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“Dursley is a modest town with much to be modest about”
“We must journey to Mordor to destroy the one ring”
Dursley is an hysteric market town in Gloucestershire, Merrie England. The town is situated 17 miles south of the city of Gloucester.
Dursley lurks below the Cotswold Edge a limestone escarpment which leaves the town in a state of permanent darkness. As a result it is thought that the town was the inspiration for Mordor in the Lord of the Rings Trilogy.
The name Dursley comes from two sources. Ley is Olde English for clearing hence Dursley means clearing in the Durs. Quite what Durs are, no one seems to know.
Despite a population of 6000, endemic in breeding means the locals share only four surnames.
Dursley has been condemned as one of the worst places to live according to the publication, Crap Towns Returns joining amongst others Bradford, Blackpool, Gateshead and the 2017 city of culture - Hull. To this day people who have had a bad experience still speak of going to Hull and back.
It has to be said that Dursley's local architecture does not help. A Harrier jet once attempted to land on the library roof mistaking it for an aircraft carrier.
The townspeople finish all sentences with the work 'look' pronounced lurrk. So they may say 'I am going to the pub lurrk', 'I have just seen a Harrier on the library roof lurrk'.
The Parish Church of St. James the Great dates from the 13th century. The original church spire collapsed in January 1699 during a bell-ringing session which caused casualties. You would need a heart of stone not to laugh.
It is thought that William Shakespeare may have once lived in Dursley. He left in disgust having been bard from a local pub.
The local secondary school, Rednock School for the Sons and Daughters of Gentlefolk was built on the site of a private house which was demolished in the 1970’s. The original house was the home of an army Captain who instituted a breeding programme for the Irish Wolfhound. The breed was then at risk of becoming extinct. The Irish Wolfhound is unique in that it is the only breed of dog that walks backwards and wags its head.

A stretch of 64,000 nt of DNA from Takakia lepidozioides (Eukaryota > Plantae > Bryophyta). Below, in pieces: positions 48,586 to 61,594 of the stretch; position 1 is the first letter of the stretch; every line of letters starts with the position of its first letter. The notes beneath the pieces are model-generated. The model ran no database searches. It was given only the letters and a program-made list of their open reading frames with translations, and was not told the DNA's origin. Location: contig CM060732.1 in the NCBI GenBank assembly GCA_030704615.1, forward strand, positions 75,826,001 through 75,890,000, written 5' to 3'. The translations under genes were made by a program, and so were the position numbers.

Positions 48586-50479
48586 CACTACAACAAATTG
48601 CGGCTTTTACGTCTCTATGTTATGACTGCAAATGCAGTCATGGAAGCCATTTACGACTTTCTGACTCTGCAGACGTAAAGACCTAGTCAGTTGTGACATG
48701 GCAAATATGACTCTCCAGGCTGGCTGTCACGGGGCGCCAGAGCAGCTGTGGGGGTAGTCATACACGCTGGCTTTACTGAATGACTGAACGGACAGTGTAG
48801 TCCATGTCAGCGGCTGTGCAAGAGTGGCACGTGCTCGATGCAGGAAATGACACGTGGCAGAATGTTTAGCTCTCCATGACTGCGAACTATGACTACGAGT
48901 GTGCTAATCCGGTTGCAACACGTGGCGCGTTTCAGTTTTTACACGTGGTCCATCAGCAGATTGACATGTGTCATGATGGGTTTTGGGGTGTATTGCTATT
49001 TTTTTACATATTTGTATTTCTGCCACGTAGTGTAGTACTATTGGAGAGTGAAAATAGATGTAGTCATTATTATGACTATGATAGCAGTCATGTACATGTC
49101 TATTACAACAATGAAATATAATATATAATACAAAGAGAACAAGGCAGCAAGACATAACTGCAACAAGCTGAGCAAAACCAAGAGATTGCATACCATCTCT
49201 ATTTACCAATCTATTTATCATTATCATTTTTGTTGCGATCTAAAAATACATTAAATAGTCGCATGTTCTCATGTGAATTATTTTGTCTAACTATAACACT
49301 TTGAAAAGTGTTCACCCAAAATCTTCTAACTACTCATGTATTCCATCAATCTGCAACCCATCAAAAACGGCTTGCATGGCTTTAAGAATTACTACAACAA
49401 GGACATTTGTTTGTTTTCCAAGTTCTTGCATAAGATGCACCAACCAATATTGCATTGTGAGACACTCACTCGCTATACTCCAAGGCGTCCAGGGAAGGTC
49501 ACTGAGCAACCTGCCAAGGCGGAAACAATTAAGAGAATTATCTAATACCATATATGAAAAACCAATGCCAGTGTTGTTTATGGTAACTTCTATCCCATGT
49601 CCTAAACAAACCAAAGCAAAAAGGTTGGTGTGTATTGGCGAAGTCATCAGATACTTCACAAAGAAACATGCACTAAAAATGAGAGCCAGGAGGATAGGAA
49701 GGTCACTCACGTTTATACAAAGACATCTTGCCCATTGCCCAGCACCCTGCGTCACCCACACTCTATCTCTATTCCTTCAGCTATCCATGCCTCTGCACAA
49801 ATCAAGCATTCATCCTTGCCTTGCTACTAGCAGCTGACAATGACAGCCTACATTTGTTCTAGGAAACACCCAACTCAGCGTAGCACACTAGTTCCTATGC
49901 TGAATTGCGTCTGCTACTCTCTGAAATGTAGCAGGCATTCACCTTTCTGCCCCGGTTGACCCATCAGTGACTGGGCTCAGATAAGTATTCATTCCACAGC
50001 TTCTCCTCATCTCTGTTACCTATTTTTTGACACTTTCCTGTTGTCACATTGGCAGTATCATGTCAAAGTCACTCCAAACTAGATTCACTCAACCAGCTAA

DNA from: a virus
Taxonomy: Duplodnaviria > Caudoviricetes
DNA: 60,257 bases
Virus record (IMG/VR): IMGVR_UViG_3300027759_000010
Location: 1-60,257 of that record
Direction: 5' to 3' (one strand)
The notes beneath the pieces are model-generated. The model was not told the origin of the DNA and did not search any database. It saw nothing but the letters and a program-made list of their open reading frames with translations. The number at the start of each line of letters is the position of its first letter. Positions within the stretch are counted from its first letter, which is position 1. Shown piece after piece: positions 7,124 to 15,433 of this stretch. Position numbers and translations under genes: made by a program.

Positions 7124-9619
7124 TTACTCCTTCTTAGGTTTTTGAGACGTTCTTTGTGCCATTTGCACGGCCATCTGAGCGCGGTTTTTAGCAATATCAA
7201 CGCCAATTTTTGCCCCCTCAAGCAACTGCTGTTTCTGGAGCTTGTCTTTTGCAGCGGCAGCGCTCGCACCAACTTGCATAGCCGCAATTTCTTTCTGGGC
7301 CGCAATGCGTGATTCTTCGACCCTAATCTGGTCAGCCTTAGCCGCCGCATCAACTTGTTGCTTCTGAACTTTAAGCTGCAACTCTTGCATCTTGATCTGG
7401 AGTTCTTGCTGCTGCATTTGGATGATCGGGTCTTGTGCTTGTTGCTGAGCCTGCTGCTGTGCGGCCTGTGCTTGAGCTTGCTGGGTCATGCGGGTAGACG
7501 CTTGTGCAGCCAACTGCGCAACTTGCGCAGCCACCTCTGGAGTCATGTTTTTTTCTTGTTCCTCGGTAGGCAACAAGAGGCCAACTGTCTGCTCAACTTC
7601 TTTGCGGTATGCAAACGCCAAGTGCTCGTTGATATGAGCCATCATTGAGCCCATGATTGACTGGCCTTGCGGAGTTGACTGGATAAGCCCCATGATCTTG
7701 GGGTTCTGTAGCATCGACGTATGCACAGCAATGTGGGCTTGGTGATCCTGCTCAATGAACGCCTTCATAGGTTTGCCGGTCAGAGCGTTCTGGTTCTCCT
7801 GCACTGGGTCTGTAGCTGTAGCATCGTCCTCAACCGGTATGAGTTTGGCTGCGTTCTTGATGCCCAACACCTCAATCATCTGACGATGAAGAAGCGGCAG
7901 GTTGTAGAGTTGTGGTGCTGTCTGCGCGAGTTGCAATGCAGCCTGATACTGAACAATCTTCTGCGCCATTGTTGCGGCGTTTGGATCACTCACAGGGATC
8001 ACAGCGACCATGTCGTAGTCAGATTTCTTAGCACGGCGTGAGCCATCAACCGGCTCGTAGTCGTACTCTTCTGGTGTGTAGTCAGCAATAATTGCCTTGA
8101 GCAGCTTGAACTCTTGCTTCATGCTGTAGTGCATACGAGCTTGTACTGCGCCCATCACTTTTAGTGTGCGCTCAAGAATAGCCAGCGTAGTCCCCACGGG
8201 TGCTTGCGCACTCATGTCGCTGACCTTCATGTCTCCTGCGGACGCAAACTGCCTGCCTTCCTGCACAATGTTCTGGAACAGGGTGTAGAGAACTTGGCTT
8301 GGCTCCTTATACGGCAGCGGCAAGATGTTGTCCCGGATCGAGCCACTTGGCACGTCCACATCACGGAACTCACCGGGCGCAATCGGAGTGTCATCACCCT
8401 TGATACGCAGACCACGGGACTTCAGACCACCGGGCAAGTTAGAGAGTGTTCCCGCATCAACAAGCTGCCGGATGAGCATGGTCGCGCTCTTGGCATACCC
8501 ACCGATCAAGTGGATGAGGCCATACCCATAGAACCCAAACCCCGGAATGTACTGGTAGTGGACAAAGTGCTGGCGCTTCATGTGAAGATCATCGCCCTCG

In the 12th century a member of the Berkeley family built a castle in Dursley. The castle was constructed from a local stone Tofu. This had the unusual property of being soft on excavation and therefore easy to work. Later on exposure to air the rock becomes extremely hard. An historian of the day wrote ‘Noe chinke cracke choppe or sinfne at all’. The historian was thought to have been drunk when he wrote this. The castle has long since been demolished and its exact location is unknown. It is believed however that the design was based on the castle at Bounsee.
Dursley has a number of pubs including the award winning Old Spot. This pub was named after the Gloucestershire Old Spot pig. The name was derived from the fact that the animal comes from Gloucestershire and has spots on its body. The beers served in the pub are named with a porcine theme. They include Pigs Ear, Old Spot, Hogs Head and Pigor Mortis. Anyone who orders a lager is taken outside and beheaded.
The 102 mile Cotswold Way footpath passes through Dursley and up onto nearby Stinchcombe Hill. Contrary to popular myth walking the Cotswold way has nothing to do with taking mincing steps.
The Market Hall holds a range of markets in the centre of Dursley. A Farmers Market is held there on the second Saturday of every month. Farmers are herded in from the surrounding farms to be bid for by eager town’s people. There is a Craft Market on the fourth Saturday of each month. All manner of sea and river going craft are available for the discerning buyer.
Plans for a comedy festival were cancelled as the locals have no sense of humour.
Further attractions include Lidl, Sainsburys, a branch of Iceland and watching the traffic lights change.
Dursley’s religious beliefs are largely pagan. The most important festival occurs at the Summer Solstice when believers dance naked around a Rowan Tree while others deflower goats and sacrifice virgins.
Cam adjoins Dursley and takes its name from the river that flows through the village.
The village is of little consequence containing only six inhabitants.
They are known locally as the village people and consist of a Native American, a Soldier, a Construction Worker, a Cowboy, a Policeman and a person who finds it necessary to dress solely in leather.
Their sexuality is a matter of some debate.
Uley is some 2 ½ miles east of Dursley.
The name Uley is thought to derive from a clearing in the Yews.
Uley is the location of the renowned Uley Brewery supplying beer to the Old Spot in Dursley.
An epidemic of the Tump once swept the area, it came to be called Hetty Pegler's Tump after the first person diagnosed with the condition.
Uley also lays claim to the now little used agricultural device the Uley Long Barrow.
Berkeley lies 6 miles to the west of Dursley. Berkeley was originally called Berclea, being Old English for a clearing in the birches. The English were a bugger for chopping down trees.
Berkeley is famed for its Castle where Edward II was murdered.
Edward was thought to have fathered 5 children by 2 women but despite this was suspected of being bipedal. He lavished favours on his male favourites Piers Morgan and latterly Hugh Dispensing-Chemist which led to political unrest. Edward’s cause of death was said to involve the insertion of a red hot poker where a poker, red hot or otherwise, should not be inserted.